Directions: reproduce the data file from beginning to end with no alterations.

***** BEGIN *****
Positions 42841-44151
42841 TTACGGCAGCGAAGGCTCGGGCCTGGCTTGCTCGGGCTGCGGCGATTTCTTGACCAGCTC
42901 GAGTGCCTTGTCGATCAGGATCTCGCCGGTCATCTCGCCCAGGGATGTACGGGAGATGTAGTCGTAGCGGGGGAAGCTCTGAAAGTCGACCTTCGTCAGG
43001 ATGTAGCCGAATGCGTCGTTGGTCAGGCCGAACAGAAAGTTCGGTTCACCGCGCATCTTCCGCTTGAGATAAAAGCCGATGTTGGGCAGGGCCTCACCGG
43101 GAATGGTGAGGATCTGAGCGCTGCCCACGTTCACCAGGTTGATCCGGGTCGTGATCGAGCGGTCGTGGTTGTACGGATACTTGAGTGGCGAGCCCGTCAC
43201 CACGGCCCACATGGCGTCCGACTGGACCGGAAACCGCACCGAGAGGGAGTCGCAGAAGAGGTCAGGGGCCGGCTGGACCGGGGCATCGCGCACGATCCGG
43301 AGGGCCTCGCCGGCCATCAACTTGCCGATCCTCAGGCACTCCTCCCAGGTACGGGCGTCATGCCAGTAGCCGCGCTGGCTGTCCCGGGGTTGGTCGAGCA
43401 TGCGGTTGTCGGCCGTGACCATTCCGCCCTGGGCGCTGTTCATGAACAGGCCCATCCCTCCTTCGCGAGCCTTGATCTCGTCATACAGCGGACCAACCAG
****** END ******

Positions 42841-44151
42841 TTACGGCAGCGAAGGCTCGGGCCTGGCTTGCTCGGGCTGCGGCGATTTCTTGACCAGCTC
42901 GAGTGCCTTGTCGATCAGGATCTCGCCGGTCATCTCGCCCAGGGATGTACGGGAGATGTAGTCGTAGCGGGGGAAGCTCTGAAAGTCGACCTTCGTCAGG
43001 ATGTAGCCGAATGCGTCGTTGGTCAGGCCGAACAGAAAGTTCGGTTCACCGCGCATCTTCCGCTTGAGATAAAAGCCGATGTTGGGCAGGGCCTCACCGG
43101 GAATGGTGAGGATCTGAGCGCTGCCCACGTTCACCAGGTTGATCCGGGTCGTGATCGAGCGGTCGTGGTTGTACGGATACTTGAGTGGCGAGCCCGTCAC
43201 CACGGCCCACATGGCGTCCGACTGGACCGGAAACCGCACCGAGAGGGAGTCGCAGAAGAGGTCAGGGGCCGGCTGGACCGGGGCATCGCGCACGATCCGG
43301 AGGGCCTCGCCGGCCATCAACTTGCCGATCCTCAGGCACTCCTCCCAGGTACGGGCGTCATGCCAGTAGCCGCGCTGGCTGTCCCGGGGTTGGTCGAGCA
43401 TGCGGTTGTCGGCCGTGACCATTCCGCCCTGGGCGCTGTTCATGAACAGGCCCATCCCTCCTTCGCGAGCCTTGATCTCGTCATACAGCGGACCAACCAG